The Slovenia Times

Minister points to lack of vaccination culture, solidarity

Health & Medicine

Ljubljana - Health Minister Janez Poklukar has told the STA that there would be no talk about restrictive measures, but about Slovenia opening up, if a 70% rate of vaccination against Covid-19 was achieved. He sees many reasons for a low vaccination rate, including the lack of vaccination culture and solidarity.

"The fact is that forecasts are not good, and we need to stop the epidemic together, otherwise we will [stop it] with really drastic measures and no one wants that," the minister said in an interview.

Despite Slovenia having a healthcare system based on the principle of solidarity, this is what is missing when it comes to vaccination, the minister believes. "Solidarity means that you get vaccinated for those who cannot."

Not everybody in Slovenia understands this," Poklukar said, while expressing the belief that it is still not too late to achieve a sufficiently high vaccination rate in Slovenia and that general practitioners could play an important role in this.

"I believe that no general practitioner has given up on any of their patients, even if they have not been vaccinated yet. There are opportunities for everyone, there is enough vaccine for everyone," he said.

According to Poklukar, the key is to compensate in September for what had been missed earlier. "Under all scenarios, only 70% vaccination rate keeps us below the level where drastic measures are needed."

The minister stressed that western European countries were relaxing measures because they had achieved the 70% vaccination rate, which was due to the awareness that "this is not only contribution to the healthcare system."

This is of key importance in all segments of society, from culture and education to the economy, where jobs and wages are being preserved, he added.

"Slovenians still perceive the epidemic as a healthcare problem, which it is not. The epidemic is a social problem. Healthcare is only facing its consequences," the minister noted.

The stakeholders are still mulling what measures to take next week. "This is not simple. Measures need to be proportionate ... and on the other hand they need to be implementable," Poklukar said.

He would not reveal what kind of measures will be included in the new traffic light system, saying only that the objective was that the closure of the country and restrictive measures would not be applied for vaccinated people.

If the hospitalisation ratio is one vaccinated person per three unvaccinated persons, this means that in the case of a higher vaccination rate not 200-240 people would need hospitalisation, but only 80. "This is a big difference."

The fact is that the vaccine is not 100% efficient and that the protection rate declines with time. This is why the level of protection with a third dose needs to be increased, as recently recommended by the national advisory task force.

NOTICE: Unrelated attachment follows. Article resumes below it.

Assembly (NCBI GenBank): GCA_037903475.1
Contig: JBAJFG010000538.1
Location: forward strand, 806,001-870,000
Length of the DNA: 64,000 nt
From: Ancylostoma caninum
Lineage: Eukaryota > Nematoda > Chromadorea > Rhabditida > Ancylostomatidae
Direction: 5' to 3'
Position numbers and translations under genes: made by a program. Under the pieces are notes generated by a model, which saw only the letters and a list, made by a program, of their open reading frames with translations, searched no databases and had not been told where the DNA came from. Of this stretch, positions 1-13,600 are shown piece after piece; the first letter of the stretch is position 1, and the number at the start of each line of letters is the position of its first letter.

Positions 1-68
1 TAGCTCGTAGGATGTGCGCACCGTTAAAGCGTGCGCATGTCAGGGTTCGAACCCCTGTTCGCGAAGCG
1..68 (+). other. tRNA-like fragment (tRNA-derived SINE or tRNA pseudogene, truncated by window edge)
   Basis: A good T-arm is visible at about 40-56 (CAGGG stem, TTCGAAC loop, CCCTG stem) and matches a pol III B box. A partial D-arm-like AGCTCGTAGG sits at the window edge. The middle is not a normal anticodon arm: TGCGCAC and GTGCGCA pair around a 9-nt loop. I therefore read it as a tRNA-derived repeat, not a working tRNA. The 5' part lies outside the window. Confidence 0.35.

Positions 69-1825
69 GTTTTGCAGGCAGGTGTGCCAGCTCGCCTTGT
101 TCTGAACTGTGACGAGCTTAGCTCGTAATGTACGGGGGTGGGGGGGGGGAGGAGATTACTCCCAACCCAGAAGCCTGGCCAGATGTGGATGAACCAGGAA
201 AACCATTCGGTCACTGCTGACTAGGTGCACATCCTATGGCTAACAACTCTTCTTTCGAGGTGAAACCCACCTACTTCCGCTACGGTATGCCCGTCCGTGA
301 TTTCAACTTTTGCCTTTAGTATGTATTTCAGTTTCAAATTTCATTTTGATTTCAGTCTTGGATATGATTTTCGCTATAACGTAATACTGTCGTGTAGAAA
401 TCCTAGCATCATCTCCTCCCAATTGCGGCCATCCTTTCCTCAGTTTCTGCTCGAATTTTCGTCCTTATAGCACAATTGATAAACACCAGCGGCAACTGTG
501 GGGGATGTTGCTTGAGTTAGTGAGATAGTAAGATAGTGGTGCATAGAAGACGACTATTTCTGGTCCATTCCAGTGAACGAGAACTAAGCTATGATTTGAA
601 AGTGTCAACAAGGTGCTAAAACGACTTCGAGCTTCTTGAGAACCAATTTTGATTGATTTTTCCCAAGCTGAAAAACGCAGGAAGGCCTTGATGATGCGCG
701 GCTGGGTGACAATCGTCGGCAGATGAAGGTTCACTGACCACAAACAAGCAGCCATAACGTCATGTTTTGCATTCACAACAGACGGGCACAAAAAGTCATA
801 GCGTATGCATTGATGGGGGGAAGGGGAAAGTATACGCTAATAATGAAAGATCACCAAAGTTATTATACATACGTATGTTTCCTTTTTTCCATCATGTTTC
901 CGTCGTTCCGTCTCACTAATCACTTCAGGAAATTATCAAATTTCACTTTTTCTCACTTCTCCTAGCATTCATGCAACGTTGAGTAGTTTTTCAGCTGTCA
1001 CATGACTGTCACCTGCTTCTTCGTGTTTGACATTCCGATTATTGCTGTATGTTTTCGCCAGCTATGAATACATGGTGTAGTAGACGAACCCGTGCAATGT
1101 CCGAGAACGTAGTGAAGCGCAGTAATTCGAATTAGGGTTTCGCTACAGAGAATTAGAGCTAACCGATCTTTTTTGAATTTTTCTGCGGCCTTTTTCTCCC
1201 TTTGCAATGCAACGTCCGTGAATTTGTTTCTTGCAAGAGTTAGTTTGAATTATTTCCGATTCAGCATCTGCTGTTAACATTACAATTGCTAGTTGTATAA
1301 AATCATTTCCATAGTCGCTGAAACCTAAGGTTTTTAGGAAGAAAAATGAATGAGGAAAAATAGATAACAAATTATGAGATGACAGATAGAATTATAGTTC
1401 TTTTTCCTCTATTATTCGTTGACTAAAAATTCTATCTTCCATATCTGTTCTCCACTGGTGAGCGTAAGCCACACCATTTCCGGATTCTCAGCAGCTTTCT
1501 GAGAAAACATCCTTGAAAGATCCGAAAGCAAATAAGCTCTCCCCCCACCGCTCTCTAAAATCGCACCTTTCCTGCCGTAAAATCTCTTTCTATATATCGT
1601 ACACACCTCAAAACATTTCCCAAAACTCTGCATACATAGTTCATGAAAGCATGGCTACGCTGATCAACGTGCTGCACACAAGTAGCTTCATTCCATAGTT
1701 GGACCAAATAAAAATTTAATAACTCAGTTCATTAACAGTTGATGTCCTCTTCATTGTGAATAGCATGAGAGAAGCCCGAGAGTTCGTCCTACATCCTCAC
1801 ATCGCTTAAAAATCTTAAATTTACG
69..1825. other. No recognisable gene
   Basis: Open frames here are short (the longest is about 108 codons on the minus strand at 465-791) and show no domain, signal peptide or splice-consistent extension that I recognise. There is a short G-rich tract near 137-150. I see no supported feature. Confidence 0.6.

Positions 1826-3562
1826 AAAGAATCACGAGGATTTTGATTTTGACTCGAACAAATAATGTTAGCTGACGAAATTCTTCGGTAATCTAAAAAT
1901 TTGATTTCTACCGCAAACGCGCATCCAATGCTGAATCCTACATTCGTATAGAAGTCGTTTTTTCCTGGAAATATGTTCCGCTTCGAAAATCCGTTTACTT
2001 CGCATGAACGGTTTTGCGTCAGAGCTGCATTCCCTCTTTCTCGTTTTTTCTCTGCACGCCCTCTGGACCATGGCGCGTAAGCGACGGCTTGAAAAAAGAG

"I would like to see those who got vaccinated before March get another jab, as well as all persons older than 70 who are at the highest risk get another jab as soon as possible," he said, adding that he himself was also getting a third jab.

Asked about the possibility of mandatory vaccination for certain groups, he said one should be aware of the consequences of such measures. This also opens the question of which measures to take against those who would still not get vaccinated.

The goal is to take measures that are implementable and that will not create additional tensions, Poklukar said, while noting that he had been receiving many calls from people who think that unvaccinated people enjoy positive discrimination.

The minister expects answers to such questions also from the human rights ombudsman and other institutions that can take legitimate positions on the protection of human rights.

Poklukar also responded to the criticism from the former director of the National Institute of Public Health (NIJZ) Ivan Er┼żen about epidemiologists allegedly being completely ignored in the fight against the epidemic.

"When we speak about a circle of experts who have competences for managing the epidemic, infectious disease specialist, microbiologists and epidemiologists, who are trying to manage the contexts of the spreading of the disease, are certainly at the forefront."

However, the minister noted that epidemiologists had no knowledge about hospitals and the disease itself as infectiologist and microbiologists do, adding that general practitioners and social science experts had also been included in the task force.

Poklukar assesses that various aspects have been covered well, and that various experts have been trying to get their views of the epidemic promoted as much as possible.

"You can imagine that, eventually, you have as many opinions in the task force as there are specialities. Nevertheless, in the end they provide an opinion that is coordinated to the greatest possible extent so that we can take further measures."

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